A genre-bending, mind-altering novel about the illusions that make up our world.
Flock Without Birds comes in two volumes, with neither one first or second—it’s up to the reader to start with the Story or the Book.
In the Story, an aging philosopher tells the tale of the Book—a tale of love that spans centuries, continents, and precious texts. Adam, who will one day write the Book, is a young PhD student torn between love and his obsession—coding an algorithm to sift the world’s data and find God, dead or alive. But a series of mysterious paintings lead him on a winding journey from Cambridge through a Faustian bargain to the edge of reason. Meanwhile in his library, Toito the philosopher calls into question everything there is to believe about Adam—and our world.
The Book—Adam’s journal from a foreign prison—promises to cure the divisions that plague the world. Their root cause isn’t politics, capitalism, race, religion, or media. A deeper layer, obvious and invisible, forms what we think, believe, and do. It shapes our wars and our relationships. Unless we confront these illusions, we will remain slaves to the obvious and lose the greatest freedom—the freedom to create a different world. The code—and the key—is within the human mind. But will Adam himself manage such a feat? Can he escape the prisons of the body and of the mind, and regain his love?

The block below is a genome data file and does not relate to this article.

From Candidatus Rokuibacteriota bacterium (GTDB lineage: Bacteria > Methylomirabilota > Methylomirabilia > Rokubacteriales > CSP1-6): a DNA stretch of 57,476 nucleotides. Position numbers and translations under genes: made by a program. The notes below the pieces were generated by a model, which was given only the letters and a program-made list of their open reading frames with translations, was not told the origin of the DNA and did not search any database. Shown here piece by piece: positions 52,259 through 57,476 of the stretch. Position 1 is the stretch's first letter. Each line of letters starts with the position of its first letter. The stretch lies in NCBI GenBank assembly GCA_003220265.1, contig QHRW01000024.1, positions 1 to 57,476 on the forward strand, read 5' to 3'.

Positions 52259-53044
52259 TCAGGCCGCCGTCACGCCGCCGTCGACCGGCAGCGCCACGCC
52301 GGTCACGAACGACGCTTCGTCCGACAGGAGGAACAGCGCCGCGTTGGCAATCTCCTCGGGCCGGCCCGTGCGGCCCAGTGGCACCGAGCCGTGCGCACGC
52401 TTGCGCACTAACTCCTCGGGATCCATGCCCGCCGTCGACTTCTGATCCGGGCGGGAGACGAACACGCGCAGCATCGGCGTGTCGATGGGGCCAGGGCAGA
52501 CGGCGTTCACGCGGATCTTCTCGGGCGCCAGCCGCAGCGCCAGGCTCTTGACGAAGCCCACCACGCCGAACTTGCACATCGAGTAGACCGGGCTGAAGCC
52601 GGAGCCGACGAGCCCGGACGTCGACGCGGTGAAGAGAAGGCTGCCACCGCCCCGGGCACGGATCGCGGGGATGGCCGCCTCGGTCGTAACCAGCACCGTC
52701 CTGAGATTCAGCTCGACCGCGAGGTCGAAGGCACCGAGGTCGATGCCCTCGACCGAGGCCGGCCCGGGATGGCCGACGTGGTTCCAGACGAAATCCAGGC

After reading both volumes, Adam’s story—and our society—will look very different in the end. Two tales, separate and intertwined, ask the question: where does the whole end and the part begin? What is a flock without birds?
Filip Dousek is an analytics and artificial intelligence (AI) pioneer. He was the founder and CEO of Stories.bi, one of the first startups to automate big data analysis. The company started a revolution in analytics and was ultimately acquired.
But before Stories, Filip wrote a novel. It took him 12 years to complete and told the story of a Cambridge PhD coding AI to find God, the order of the Universe, or at least the mother of all fractals. It was also about the centurial paradigm shift from objects to relationships and how it will change everything we know. In short, he wrote Flock Without Birds as fiction. A few years later, he built Stories and made it reality.